Using EnvisionIT to Teach Information Technology Skills
What is the evidence base?
This is an evidence-based practice for students with disabilities including students with intellectual disabilities and students with learning disabilities based on two methodologically sound group experimental studies with random assignment across 395 participants.
Where is the best place to find out how to do this practice?
EnvisionIT is a free curriculum. The curriculum and teacher resources are available at https://nisonger.osu.edu/research/envision-it/what-is-envisionit/
With whom was it implemented?
- Students with, or at-risk for, disabilities (2 studies, N = 395)
- 40 students with ID
- 91 students with LD
- 26 students with ADHD
- 17 students with AU
- 7 students with ED
- 2 students with S/L
- 32 “other disability”
- 180 students at-risk for disabilities
- Ages ranged from 14–18 (9th–12th grade)
- Males (n = 86), females (n = 67), not specified (n = 242)
- White (n = 139)
- “some minority status” (e.g., African American/Latinx, n = 11)
- None reported (n = 242)
What is the practice?
EnvisionIT has been defined as a curriculum focused on informational technology that integrates reading, writing, and technology content. It also includes instruction on (a) use of Internet to explore careers, complete age-appropriate transition assessments, and develop self-directed transition plans, and (b) how to complete online job and college applications” (Izzo et al., 2010, pp. 96-97).
The EnvisionIT curriculum is designed to teach fundamental 21st century skills to students with and without disabilities in four areas: transition planning/career readiness, information technology (IT) literacy, reading/writing, financial literacy. Activities leading up to the compilation of a Transition Portfolio include:
- Completing online learning and transition assessments
- Researching careers and postsecondary programs
- Developing a resume and cover letter
- Writing a personal statement and career narrative
- Completing employment and college applications
In the studies used to establish the evidence base for using EnvisionIT to teach information technology skills included using the EnvisionIT curriculum with 12 units. Implementation varied with some teachers implementing the curriculum every day for a 48-minute period in semester-long classes and others using an integrated schedule of a full week per month or a few days per week in full-year classes (Izzo et al., 2010). The EnvisionIT curriculum was delivered via an online course management system, Schoology and was designed to engage students in transition assessment and planning activities, while teaching reading and digital literacy skills to efficiently use the Internet to navigate educational, college, and career websites as students are taught to utilize specific key reading strategies (e.g., concept mapping, skimming and scanning, compare and contrast, summarizing; Lombardi et al., 2017). Information technology literacy increased for the intervention groups in both studies.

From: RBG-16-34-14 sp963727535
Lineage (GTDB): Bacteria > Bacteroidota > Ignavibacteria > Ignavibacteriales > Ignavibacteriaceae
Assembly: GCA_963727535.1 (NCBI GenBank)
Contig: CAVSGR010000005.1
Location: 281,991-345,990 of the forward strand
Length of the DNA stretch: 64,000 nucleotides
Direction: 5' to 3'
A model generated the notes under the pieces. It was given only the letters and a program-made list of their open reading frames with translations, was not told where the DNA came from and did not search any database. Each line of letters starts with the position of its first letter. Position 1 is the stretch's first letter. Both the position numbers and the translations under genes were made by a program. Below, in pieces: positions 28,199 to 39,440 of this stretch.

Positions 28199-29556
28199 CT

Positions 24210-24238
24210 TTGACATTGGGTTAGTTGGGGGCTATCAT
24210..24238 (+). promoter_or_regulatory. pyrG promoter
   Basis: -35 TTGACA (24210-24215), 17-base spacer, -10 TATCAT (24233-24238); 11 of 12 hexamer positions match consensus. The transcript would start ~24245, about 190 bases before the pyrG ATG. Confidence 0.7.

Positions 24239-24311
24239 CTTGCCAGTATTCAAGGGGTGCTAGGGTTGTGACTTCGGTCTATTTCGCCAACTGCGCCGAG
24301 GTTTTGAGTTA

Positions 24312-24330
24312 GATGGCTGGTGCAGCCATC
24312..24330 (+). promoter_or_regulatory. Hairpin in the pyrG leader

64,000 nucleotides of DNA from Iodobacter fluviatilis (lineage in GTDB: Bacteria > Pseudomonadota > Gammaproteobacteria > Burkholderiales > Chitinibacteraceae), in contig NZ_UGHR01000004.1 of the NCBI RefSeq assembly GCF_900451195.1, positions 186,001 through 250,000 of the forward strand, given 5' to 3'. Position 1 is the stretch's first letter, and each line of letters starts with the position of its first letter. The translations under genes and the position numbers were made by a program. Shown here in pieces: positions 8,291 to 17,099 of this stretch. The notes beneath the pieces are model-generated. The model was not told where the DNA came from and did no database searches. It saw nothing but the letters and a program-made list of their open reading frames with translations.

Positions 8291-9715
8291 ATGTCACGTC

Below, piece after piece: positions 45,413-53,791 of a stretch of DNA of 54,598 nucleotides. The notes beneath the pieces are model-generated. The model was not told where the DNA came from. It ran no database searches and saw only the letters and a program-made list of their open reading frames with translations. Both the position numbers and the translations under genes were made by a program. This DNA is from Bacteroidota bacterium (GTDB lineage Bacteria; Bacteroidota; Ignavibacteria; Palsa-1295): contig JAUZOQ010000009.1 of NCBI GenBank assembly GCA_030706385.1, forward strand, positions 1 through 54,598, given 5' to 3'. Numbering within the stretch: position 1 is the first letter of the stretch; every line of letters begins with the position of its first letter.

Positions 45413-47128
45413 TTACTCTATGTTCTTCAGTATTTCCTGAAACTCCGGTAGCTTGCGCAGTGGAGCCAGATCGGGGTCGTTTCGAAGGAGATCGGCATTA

Where has it been implemented?
- Special and regular education classrooms (n = 2 studies)
How does this practice relate to Common Core Standards?
CCSS.ELA-LITERACY.W.11-12.6: Production and Distribution of Writing – Use technology, including the Internet, to produce, publish, and update individual or shared writing products in response to ongoing feedback, including new arguments or information.
How does this practice relate to the Common Career Technical Core?
- Act as a responsible and contributing citizen and employee. Career-ready individuals understand the obligations and responsibilities of being a member of a community, and they demonstrate this understanding every day through their interactions with others. They are conscientious of the impacts of their decisions on others and the environment around them. They think about the near-term and long-term consequences of their actions and seek to act in ways that contribute to the betterment of their teams, families, community and workplace. They are reliable and consistent in going beyond the minimum expectation and in participating in activities that serve the greater good.
- Communicate clearly, effectively and with reason. Career-ready individuals communicate thoughts, ideas and action plans with clarity, whether using written, verbal and/ or visual methods. They communicate in the workplace with clarity and purpose to make maximum use of their own and others’ time. They are excellent writers; they master conventions, word choice and organization and use effective tone and presentation skills to articulate ideas. They are skilled at interacting with others; they are active listeners and speak clearly and with purpose. Career-ready individuals think about the audience for their communication and prepare accordingly to ensure the desired outcome.
References used to establish this evidence base:
Lombardi, A. R., Izzo, M. V., Rifenbark, G. G., Murray, A., Buck, A., Monahan, J., & Gelbar, N. (2017). The impact of an online transition curriculum on secondary student reading: A multilevel examination. Career Development and Transition for Exceptional Individuals, 40(1), 15–24. https://doi.org/10.1177/2165143416681287
Izzo, M. V., Yurick, A., Nagaraja, H. N., & Novak, J. A. (2010). Effects of a 21st-century curriculum on students’ information technology and transition skills. Career Development for Exceptional Individuals, 33(2), 95–105. https://doi.org/10.1177/0885728810369348